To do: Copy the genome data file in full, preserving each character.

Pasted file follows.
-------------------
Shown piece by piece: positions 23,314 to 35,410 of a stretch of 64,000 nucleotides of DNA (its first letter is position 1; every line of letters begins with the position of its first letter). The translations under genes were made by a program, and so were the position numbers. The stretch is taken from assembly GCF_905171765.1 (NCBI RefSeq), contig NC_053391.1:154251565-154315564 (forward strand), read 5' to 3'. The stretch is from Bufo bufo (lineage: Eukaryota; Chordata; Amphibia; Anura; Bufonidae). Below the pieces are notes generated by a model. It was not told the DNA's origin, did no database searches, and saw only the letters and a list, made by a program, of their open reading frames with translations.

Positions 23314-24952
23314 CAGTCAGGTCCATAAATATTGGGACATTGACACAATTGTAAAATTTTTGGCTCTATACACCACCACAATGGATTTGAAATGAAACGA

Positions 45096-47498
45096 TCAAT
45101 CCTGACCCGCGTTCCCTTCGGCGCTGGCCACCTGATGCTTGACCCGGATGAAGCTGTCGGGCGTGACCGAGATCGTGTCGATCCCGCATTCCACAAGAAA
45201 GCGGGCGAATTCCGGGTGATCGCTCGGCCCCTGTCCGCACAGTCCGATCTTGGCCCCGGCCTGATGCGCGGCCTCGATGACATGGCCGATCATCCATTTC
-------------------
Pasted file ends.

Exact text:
Shown piece by piece: positions 23,314 to 35,410 of a stretch of 64,000 nucleotides of DNA (its first letter is position 1; every line of letters begins with the position of its first letter). The translations under genes were made by a program, and so were the position numbers. The stretch is taken from assembly GCF_905171765.1 (NCBI RefSeq), contig NC_053391.1:154251565-154315564 (forward strand), read 5' to 3'. The stretch is from Bufo bufo (lineage: Eukaryota; Chordata; Amphibia; Anura; Bufonidae). Below the pieces are notes generated by a model. It was not told the DNA's origin, did no database searches, and saw only the letters and a list, made by a program, of their open reading frames with translations.

Positions 23314-24952
23314 CAGTCAGGTCCATAAATATTGGGACATTGACACAATTGTAAAATTTTTGGCTCTATACACCACCACAATGGATTTGAAATGAAACGA

Positions 45096-47498
45096 TCAAT
45101 CCTGACCCGCGTTCCCTTCGGCGCTGGCCACCTGATGCTTGACCCGGATGAAGCTGTCGGGCGTGACCGAGATCGTGTCGATCCCGCATTCCACAAGAAA
45201 GCGGGCGAATTCCGGGTGATCGCTCGGCCCCTGTCCGCACAGTCCGATCTTGGCCCCGGCCTGATGCGCGGCCTCGATGACATGGCCGATCATCCATTTC